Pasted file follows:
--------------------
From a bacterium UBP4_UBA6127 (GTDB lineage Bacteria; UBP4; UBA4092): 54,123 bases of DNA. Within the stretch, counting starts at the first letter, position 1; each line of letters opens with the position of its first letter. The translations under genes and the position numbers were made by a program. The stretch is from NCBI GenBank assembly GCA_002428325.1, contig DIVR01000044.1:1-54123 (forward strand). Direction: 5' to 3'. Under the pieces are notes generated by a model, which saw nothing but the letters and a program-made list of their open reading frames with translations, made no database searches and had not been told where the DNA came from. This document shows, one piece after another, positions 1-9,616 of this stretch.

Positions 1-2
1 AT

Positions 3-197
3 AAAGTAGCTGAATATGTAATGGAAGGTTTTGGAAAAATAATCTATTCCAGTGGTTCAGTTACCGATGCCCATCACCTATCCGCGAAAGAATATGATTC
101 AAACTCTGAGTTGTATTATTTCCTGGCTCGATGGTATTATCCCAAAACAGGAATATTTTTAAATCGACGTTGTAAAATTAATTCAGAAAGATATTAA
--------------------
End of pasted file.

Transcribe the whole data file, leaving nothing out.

From a bacterium UBP4_UBA6127 (GTDB lineage Bacteria; UBP4; UBA4092): 54,123 bases of DNA. Within the stretch, counting starts at the first letter, position 1; each line of letters opens with the position of its first letter. The translations under genes and the position numbers were made by a program. The stretch is from NCBI GenBank assembly GCA_002428325.1, contig DIVR01000044.1:1-54123 (forward strand). Direction: 5' to 3'. Under the pieces are notes generated by a model, which saw nothing but the letters and a program-made list of their open reading frames with translations, made no database searches and had not been told where the DNA came from. This document shows, one piece after another, positions 1-9,616 of this stretch.

Positions 1-2
1 AT

Positions 3-197
3 AAAGTAGCTGAATATGTAATGGAAGGTTTTGGAAAAATAATCTATTCCAGTGGTTCAGTTACCGATGCCCATCACCTATCCGCGAAAGAATATGATTC
101 AAACTCTGAGTTGTATTATTTCCTGGCTCGATGGTATTATCCCAAAACAGGAATATTTTTAAATCGACGTTGTAAAATTAATTCAGAAAGATATTAA